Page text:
Special Double Review! Part Two!

Black God’s Kiss — C.L. Moore

Black-Gods-Kiss


I would like to say that Jirel would never wear a battle-bikini. She wears a full set of armour, enough that it’s not clear if she is a man or a woman.

Two thousand years before Northwest Smith wandered between the planets, Jirel used her impressive capacity for violence to rule and protect the fiefdom of Joiry, somewhere in France. Proud, easy to offend, and very, very stabby, Jirel is not stupid but she never over-thinks situations, preferring direct solutions.

“Where No Man Had Gone Before,” essay by Suzy McKee Charnas

This is much longer than the Cherryh introduction to the Northwest Smith collection and to my eye superior. Jirel stands out as one of the very few female protagonists in pulp-era fantasy and in stark contrast to Northwest, she does not ask for or depend on the assistance of persons of the other sex.

Black God’s Kiss (1934), novelette by C. L. Moore

After the small kingdom of Joiry falls to Guillaume and his band of soldiers, Guillaume is astounded to discover the keep’s most ardent defender is the fierce warrior-woman Jirel. Guillaume makes the mistake of forcing a kiss from Jirel before making it clear he plans to force other things from her later on. Jirel is not just a woman who can cut a man’s heart out; when her sword fails her she can and will deal with the darkest forces of hell itself to prevail over an opponent.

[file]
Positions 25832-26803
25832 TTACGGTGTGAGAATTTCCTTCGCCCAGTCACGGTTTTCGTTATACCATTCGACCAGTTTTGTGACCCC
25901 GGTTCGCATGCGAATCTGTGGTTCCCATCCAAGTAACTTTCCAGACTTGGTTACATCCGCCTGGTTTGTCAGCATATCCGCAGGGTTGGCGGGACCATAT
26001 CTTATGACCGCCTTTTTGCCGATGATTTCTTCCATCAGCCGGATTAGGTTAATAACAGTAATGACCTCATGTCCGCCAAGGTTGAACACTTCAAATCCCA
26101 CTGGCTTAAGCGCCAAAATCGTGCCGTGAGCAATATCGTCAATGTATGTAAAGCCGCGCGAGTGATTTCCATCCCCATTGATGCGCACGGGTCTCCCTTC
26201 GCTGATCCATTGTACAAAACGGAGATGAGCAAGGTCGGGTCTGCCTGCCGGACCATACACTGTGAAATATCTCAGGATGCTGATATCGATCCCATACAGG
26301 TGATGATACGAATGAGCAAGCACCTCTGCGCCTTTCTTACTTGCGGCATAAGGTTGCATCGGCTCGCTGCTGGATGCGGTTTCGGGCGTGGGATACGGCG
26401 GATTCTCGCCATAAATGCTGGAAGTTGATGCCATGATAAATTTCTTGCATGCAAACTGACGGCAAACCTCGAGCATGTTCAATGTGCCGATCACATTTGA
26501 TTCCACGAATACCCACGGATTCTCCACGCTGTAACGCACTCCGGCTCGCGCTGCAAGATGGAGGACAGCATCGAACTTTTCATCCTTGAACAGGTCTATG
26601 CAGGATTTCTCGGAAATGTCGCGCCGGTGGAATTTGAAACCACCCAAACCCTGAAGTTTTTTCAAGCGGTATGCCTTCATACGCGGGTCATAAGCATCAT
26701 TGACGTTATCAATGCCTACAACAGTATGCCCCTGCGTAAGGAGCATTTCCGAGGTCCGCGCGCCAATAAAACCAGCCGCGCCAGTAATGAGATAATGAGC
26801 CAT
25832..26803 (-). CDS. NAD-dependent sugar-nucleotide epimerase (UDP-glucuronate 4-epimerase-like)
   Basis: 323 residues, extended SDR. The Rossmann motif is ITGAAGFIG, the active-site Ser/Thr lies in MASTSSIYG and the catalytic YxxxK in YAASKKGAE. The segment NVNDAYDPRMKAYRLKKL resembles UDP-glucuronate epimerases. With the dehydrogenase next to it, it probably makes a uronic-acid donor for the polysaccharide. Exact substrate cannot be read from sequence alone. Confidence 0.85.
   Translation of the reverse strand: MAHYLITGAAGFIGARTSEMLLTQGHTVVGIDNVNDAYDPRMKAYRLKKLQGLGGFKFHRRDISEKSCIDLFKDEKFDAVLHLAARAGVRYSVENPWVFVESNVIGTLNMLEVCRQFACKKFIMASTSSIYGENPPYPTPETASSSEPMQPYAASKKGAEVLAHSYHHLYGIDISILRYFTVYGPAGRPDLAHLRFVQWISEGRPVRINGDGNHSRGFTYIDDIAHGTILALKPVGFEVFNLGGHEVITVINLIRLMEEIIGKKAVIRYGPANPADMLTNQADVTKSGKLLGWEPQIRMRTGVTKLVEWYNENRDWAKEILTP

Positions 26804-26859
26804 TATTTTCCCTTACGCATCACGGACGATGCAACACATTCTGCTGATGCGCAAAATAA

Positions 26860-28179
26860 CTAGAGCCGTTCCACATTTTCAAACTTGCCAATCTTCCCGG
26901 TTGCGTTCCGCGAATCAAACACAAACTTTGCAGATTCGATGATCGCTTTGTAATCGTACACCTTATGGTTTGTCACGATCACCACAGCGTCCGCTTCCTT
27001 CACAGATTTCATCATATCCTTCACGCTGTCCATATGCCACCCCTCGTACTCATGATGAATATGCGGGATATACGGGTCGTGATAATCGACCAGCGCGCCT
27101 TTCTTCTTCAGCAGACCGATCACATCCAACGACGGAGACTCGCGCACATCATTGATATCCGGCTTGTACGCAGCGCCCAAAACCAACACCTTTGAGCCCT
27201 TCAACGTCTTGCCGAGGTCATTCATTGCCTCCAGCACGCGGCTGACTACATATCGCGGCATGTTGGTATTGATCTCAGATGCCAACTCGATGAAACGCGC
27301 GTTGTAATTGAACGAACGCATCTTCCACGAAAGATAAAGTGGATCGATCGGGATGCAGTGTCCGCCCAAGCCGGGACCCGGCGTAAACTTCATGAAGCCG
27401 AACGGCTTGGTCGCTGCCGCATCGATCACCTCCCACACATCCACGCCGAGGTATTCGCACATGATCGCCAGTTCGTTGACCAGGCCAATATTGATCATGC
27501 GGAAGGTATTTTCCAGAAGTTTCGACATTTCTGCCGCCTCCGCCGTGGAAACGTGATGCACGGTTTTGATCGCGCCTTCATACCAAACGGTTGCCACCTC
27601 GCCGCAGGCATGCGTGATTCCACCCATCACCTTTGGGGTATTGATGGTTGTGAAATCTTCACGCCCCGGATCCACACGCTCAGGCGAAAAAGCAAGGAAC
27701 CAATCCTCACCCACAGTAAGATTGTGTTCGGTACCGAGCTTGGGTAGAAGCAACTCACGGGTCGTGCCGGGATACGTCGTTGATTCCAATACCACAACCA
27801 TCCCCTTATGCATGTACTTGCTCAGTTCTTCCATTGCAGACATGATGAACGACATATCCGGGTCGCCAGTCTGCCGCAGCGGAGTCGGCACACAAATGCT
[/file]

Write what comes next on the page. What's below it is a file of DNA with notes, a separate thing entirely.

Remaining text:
Given the connection to Northwest Smith, demons, devils, and other apparently supernatural beings are probably just more extra-dimensionals in possession of super-science beyond human comprehension. From Jirel’s point of view, it is not a significant difference and her methods of dealing with them work about as well as Northwest’s. Actually, better, because she avoids Northwest’s collateral damage.